The one acting category that I think was a closer contest behind the scenes than the rest, to the point where I was initially convinced Michael Keaton would take it. Ultimately it still went to the overall favourite, and there’s no argument from me as Redmayne’s timeless portrayal of Stephen Hawking was arguably more deserving than Keaton’s Birdman or fellow dark horse Bradley Cooper for American Sniper. The latter looked a real possibility as the Oscars approached, and I’m guessing it was ultimately a lot closer than one would have expected.
Best Director. I predicted: Richard Linklater. Winner: Alejandro Gonzalez Inarritu.
Well, this was no real surprise as Inarritu also picked up the top prize at the Director’s Guild awards just two weeks prior. Yet… the jury’s still out for me, as to whether he was more deserving than Richard Linklater for Boyhood. While I had been sure that Birdman was going to walk away with Best Picture, I would have been satisfied had Linklater picked up Best Director as somewhat of a consolation prize. That Birdman took both, in the end, slightly unbalanced the night for me. Boyhood was at least equal, if not greater in its respective achievement as an outstanding piece of filmmaking.
Best Picture. I predicted: Birdman Or (The Unexpected Virtue of Ignorance). Winner: Birdman Or (The Unexpected Virtue of Ignorance).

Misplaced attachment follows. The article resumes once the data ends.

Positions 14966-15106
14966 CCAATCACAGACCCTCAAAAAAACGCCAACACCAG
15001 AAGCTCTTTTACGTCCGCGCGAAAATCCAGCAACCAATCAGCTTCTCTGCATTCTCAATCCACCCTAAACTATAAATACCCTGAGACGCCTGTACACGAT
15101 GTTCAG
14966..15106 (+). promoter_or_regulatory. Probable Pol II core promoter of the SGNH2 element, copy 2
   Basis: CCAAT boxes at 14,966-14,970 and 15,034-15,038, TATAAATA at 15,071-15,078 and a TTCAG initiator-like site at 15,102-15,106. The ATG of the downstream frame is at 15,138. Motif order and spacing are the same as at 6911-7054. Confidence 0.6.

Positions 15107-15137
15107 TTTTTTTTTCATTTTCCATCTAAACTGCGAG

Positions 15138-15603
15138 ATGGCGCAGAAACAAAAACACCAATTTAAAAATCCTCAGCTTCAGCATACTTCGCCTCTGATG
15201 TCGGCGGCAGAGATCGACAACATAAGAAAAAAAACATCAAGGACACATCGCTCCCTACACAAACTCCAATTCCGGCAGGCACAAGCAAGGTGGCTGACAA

The main event had been painted as a two horse race between Birdman and Boyhood, and the latter was certainly the closest challenger (at least until American Sniper reportedly became a surprising dark horse in the final few days before the ceremony). In reality, the writing had been on the wall for two weeks, since Inarritu won the top DGA award as mentioned above. This was a clear indication of in which direction the industry voters were heading; straight to Birdman, the romantic love letter to theatre aficionados and critics everywhere. I find myself slightly torn, as I enjoyed the film as much as anyone, but when I stop to ask if it was truly the best in this group, let alone of the past year (I’ve been trying not to mention The Babadook), I’m forced to answer: probably not. At least not when it’s in the company of the beyond exhilarating Whiplash. Simmons should have a word with those voters… Oh wait, he did. And they voted for him rather than his film.